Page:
Finding Untapped Savings Opportunities

Having experienced unprecedented upward pricing pressure over the past 2 years, purchasing leaders are telling us that they are under increasing pressure to increase cost savings efforts and results.  

A commodity-by-commodity review of company spend can often turn up untapped, easily implementable savings.  

To start, take the time to write down the questions you should be asking about each commodity that will help you identify which commodities have a savings potential.  

For example:  Here are some of the questions we ask clients when assessing the savings potential on a commodity.  Answering “No” to some or all the following questions is a strong indicator of such low hanging fruit:  

  • If pricing has increased in the past two years due to raw material costs, are prices being adjusted downward as commodity prices fall? 
  • Were prices adjusted upwards in the past two years? 
  • Has a method for calculating should-be costs for the commodity been established?  
  • Do suppliers provide commodity specific cost breakdowns with their quotes? 
  • Are there ample suppliers in the supply base to generate pricing pressure?  
  • Have robust financial analysis been performed when sourcing new parts/products in this commodity? Have the new costs/prices been compared to historical data?  
  • Have costs for design changes been analyzed?  
  • Do the buyers have the time and skills to analyze costs and pricing on this commodity?  
  • Have non-piece price total cost of ownership (quality, inventory, shipping, packaging, testing, etc.) been reviewed?  
  • Are there any inhibitors to changing sources?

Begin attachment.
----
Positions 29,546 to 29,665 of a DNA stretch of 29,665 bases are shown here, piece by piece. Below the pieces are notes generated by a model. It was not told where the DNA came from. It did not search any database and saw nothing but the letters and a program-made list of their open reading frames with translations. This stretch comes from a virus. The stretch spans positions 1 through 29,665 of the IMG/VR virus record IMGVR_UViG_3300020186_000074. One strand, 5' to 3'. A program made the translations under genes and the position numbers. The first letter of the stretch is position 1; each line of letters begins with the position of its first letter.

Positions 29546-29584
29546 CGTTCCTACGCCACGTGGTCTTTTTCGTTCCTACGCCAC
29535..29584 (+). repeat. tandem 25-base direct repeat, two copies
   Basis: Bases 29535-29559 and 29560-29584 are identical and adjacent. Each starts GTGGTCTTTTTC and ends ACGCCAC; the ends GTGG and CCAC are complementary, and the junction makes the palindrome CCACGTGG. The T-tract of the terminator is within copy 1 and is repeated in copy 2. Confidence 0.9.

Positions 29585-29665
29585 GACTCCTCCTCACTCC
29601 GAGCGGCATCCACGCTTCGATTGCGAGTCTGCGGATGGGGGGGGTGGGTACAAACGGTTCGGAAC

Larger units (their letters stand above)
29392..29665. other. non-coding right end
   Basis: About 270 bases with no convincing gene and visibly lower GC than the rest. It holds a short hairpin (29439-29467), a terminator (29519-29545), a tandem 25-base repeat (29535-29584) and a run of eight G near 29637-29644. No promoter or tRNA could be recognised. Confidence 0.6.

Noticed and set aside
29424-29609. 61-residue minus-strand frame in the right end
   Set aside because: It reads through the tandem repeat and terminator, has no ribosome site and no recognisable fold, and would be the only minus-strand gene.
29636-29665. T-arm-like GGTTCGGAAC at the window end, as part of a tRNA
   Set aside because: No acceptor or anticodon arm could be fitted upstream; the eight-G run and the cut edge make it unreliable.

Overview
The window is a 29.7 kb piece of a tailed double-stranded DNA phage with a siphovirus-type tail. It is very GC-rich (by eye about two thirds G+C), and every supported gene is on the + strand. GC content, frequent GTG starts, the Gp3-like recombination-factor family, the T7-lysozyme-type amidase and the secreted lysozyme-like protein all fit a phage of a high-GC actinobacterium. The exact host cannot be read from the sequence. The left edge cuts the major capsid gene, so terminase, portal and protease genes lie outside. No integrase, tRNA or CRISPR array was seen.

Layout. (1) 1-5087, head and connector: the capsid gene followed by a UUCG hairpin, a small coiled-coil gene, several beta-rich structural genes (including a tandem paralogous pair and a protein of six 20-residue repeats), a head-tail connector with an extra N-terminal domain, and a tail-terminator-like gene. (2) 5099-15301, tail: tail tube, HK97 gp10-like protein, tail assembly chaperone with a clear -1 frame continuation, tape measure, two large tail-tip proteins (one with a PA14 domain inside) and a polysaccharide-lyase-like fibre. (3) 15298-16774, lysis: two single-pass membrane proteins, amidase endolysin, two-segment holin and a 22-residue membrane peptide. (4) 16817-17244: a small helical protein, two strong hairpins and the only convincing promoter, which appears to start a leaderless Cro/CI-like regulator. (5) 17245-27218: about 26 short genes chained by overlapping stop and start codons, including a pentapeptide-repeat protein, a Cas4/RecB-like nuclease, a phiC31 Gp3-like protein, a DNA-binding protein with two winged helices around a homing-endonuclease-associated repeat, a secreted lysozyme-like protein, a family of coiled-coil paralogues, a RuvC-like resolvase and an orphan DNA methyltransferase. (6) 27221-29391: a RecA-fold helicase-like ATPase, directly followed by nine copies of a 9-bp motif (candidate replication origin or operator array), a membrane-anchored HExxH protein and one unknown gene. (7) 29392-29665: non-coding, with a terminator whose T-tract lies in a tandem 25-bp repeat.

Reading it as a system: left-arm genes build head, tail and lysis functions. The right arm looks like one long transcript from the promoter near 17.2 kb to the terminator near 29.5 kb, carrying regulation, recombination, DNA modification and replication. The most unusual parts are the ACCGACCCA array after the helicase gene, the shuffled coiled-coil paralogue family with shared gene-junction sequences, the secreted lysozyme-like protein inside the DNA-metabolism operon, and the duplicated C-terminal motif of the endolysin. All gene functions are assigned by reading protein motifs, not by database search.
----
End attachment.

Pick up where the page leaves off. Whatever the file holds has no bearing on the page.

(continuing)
• Is there a cross-functional process for strategic commodity management on this commodity?  
  • Are cost reduction ideas obtained from suppliers evaluated and managed to implementation?  
  • Do buyers frequently review the suppliers manufacturing processes with the objective of understanding manufacturing costs and identifying cost reduction opportunities?  
  • Are the practices being used to control costs on this commodity as robust as what you have experienced in other companies?  

Once completed ask the questions for each of your commodities. Prioritize commodities for further analysis/review based upon the answers generated.  

Our analysis includes the development of cost catalogs and the development of linear and/or multivariable models for the high priority commodities.  Performing the analysis identifies areas of investigation for cost reduction including: 

  • Parts or services with similar requirements but differing prices 
  • Suppliers who quote inconsistently 
  • Design attributes driving cost but not providing functionality 

To learn more download our white paper, Building Attribute-Based Estimation Models. 

Buyers often find untapped cost opportunities in the projects they complete as a part of our Cost Management Certification program.  For more information click below.

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